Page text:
When life is just a ba­nana sand­wich in a plas­tic box

The Weekend Australian - Review - - Books - James Mcna­mara

IT be­gins with a death: Lenny Barnes, paral­ysed at 20, writes to his mother and to his fi­ancee, and then kills him­self be­fore a priest. This sui­cide frames Pa­trick Gale’s A Per­fectly Good Man, an am­bling, nu­anced por­trait of lives in the Cor­nish vil­lage of Pen­deen.

Each chap­ter takes a mo­ment in a char­ac­ter’s life his­tory. As we see their mar­riages and births, hopes and deaths, the sto­ries in­ter­weave, form in­ter­stices and to­gether pro­vide a study of hu­man ex­pe­ri­ence.

Cen­tral to these nar­ra­tives is Barn­aby John­son, priest, dis­in­her­ited heir, quiet man of bi­cy­cles and coun­try lanes, striv­ing to do good but of­ten fail­ing. His wife, Dot, a farmer’s daugh­ter, bloomed young and sur­prised her­self by set­tling into parish work. We meet Car­rie, the John­sons’ car­pen­ter daugh­ter, and Jim, their adopted son. There is Nuala, Lenny’s artist mother, ly­ing in her dead son’s bed and ‘‘ haunted by sweet dreams’’. Mod­est Carls­son, a mem­o­rable if car­toon­ish vil­lain, is pi­ous, oleagi­nous, the se­cret vil­lage rapist and smut-mer­chant, whose cru­elty to Barn­aby is ter­ri­ble but never known. In the main cast’s sto­ries, Gale in­tro­duces a range of mi­nor char­ac­ters, largely vi­brant and well-drawn.

Through the pat­terns of these lives, Gale crafts a novel of loss, of grief, but par­tic­u­larly, of love. The young Barn­aby’s and Dot’s kiss among ‘‘ sea grass and thrift flow­ers’’ cap­tures first love’s in­no­cence; so too does the teenage Lenny, ‘‘ ex­cited by starlight and hav­ing the house to him­self’’, email­ing Amy his first love let­ter.

Gale ex­plores il­licit love, too: the ef­fects of an af­fair in a sunny cot­tage near the cliffs per­me­ate the nar­ra­tive. Fam­ily love in all its many shades is well han­dled: Gale’s de­scrip­tions of the John­son chil­dren’s sto­icism amid quiet, mid­dle-class poverty — ba­nana sand­wiches in Tup­per­ware while friends all find a cafe — is poignant. So too is his por­trayal of fam­ily love’s fail­ings: Barn­aby’s fa­ther, who can’t see the point of a fu­neral for his daugh­ter; Barn­aby, who tries earnestly but fails to con­nect with Jim.

Fi­nally, Gale’s depic­tion of love be­tween man and man, woman and woman shines in its re­proach of ho­mo­pho­bia; in that sense, the novel’s treat­ment of love plays an im­por­tant so­cial pur­pose.

A Per­fectly Good Man is, as the ti­tle sug­gests, con­cerned with good­ness: what it means, where to find it, and how the com­plex­i­ties of con­text can make it shift and al­ter. Love of­ten forms a crux for char­ac­ters think­ing through how best to live; so, too, does the church, whether they are in it or against it. Gale en­dorses Chris­tian faith as a source of good but his view is bal­anced, not uni­ver­sal­is­ing. He has aw­ful Chris­tians (Mod­est, Amy’s par­ents) and aw­ful athe­ists (Barn­aby’s fa­ther), just as he has pos­i­tive ex­am­ples of both.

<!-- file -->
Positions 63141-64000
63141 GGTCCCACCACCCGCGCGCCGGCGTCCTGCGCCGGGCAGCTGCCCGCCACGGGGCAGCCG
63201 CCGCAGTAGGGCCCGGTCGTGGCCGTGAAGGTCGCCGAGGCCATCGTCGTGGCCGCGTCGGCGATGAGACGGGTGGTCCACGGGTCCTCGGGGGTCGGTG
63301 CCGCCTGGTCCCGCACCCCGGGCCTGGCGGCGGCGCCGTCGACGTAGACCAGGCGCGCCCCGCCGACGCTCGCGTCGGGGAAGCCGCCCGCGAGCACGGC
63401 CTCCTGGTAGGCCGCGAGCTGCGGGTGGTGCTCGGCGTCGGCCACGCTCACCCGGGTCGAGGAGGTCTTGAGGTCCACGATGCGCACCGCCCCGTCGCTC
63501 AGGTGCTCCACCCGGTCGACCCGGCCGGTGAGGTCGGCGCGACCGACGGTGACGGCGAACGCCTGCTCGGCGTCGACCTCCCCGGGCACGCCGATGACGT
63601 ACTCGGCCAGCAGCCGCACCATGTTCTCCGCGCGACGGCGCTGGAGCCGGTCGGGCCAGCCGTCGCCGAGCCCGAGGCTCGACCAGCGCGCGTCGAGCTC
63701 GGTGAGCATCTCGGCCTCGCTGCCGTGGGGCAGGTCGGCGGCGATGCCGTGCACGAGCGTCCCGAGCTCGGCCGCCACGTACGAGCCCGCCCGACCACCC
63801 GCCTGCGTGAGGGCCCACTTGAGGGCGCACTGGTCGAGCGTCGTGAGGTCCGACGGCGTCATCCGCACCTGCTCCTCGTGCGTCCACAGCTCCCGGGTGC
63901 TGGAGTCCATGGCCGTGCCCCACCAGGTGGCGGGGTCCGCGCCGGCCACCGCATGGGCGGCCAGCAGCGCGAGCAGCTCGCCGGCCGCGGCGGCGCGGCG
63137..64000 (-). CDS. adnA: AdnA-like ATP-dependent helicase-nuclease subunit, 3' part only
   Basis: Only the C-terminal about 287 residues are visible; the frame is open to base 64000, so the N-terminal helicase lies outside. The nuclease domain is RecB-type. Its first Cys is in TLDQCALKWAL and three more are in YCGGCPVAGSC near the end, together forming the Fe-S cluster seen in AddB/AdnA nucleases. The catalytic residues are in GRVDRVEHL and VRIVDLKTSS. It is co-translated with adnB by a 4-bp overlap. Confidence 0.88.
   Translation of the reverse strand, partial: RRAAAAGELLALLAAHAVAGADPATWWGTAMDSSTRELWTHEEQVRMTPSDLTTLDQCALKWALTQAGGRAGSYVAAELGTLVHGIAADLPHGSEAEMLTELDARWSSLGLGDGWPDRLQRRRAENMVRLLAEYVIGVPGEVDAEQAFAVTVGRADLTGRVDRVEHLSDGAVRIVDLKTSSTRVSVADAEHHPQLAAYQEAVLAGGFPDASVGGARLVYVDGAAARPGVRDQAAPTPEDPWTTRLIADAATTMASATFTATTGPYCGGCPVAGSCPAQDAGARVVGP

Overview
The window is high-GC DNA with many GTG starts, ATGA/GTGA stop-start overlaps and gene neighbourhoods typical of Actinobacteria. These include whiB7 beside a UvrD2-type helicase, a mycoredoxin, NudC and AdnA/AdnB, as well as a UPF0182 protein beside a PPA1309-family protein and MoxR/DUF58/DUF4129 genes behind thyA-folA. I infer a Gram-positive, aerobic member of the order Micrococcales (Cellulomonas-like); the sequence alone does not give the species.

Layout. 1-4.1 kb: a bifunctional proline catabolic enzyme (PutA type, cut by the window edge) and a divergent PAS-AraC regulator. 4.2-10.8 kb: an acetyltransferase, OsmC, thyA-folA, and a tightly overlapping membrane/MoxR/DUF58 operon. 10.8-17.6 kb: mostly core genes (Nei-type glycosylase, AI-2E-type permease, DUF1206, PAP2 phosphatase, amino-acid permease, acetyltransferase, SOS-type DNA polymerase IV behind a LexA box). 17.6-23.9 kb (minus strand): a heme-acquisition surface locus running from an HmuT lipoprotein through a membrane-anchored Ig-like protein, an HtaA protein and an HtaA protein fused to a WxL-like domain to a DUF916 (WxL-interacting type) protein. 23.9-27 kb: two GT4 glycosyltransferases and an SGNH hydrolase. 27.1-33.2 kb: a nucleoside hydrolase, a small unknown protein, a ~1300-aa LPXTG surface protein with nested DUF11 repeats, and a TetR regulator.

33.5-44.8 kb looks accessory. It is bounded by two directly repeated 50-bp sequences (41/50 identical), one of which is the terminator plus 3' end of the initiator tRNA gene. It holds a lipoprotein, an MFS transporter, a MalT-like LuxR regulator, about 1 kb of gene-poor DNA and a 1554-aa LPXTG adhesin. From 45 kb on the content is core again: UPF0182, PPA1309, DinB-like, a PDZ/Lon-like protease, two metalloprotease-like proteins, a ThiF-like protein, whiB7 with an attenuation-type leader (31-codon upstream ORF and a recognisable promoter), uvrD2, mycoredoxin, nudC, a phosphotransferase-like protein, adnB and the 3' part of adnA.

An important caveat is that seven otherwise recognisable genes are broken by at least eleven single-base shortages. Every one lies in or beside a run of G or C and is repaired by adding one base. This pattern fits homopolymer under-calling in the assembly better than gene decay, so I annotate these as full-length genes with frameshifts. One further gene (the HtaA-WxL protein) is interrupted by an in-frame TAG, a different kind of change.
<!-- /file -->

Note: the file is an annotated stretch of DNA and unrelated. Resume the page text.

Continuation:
To in­ves­ti­gate good­ness, Gale also con­sid­ers evil. The book has rapes and mur­ders, drug abuse, a preg­nant woman kicked in the guts. There is adul­tery and ne­glect. There are life­long lies. He re­flects more qui­etly on evil too: for in­stance, in the tears of Mod­est’s vic­tim when a sen­ti­men­tal item is thieved and burned for the sim­ple fun of cru­elty.

Gale is good at tak­ing scenes of emo­tional in­ten­sity and wring­ing the most from them. He does so neatly though, gen­er­at­ing pathos with more quo­tid­ian events and han­dling the louder acts of vi­o­lence care­fully enough for them to be, in the main, not melo­drama but the dark lin­ing of Pen­deen’s lanes and fields. A Per­fectly Good Man is not, though, a work of lit­er­a­ture. Gale has de­scribed his nov­els as be­ing ‘‘ run-of-the-mill’’, and noth­ing in the prose style of this one dis­pels that: (‘‘But thanks to what Barn­aby had awo­ken in her, Henry sud­denly seemed the man­li­est man she knew, of course, and the sisterly hap­pi­ness she felt for him was borne up on lit­tle up­swells of erotic re­gret.’’).

To re­view this book as lit­er­ary fic­tion would have been a dif­fer­ent project, a cri­tique of au­tho­rial and ed­i­to­rial lazi­ness, chunks of life­less di­a­logue, awk­ward phrases, ob­vi­ous sym­bol­ism. It is a shame Gale doesn’t pay more at­ten­tion to his prose: there are hints here of a much bet­ter writer. But a re­view of com­mer­cial fic­tion should con­sider what the vol­ume seeks to be in­stead of cat­a­logu­ing what, in lit­er­a­ture, would be so ob­vi­ously lack­ing. This novel, then, should not win lit­er­ary prizes, but it is pow­er­ful and com­pelling. James Mcna­mara re­ceived his doc­tor­ate in English lit­er­a­ture from Ox­ford. He works as a lawyer in Syd­ney and is fin­ish­ing a novel.

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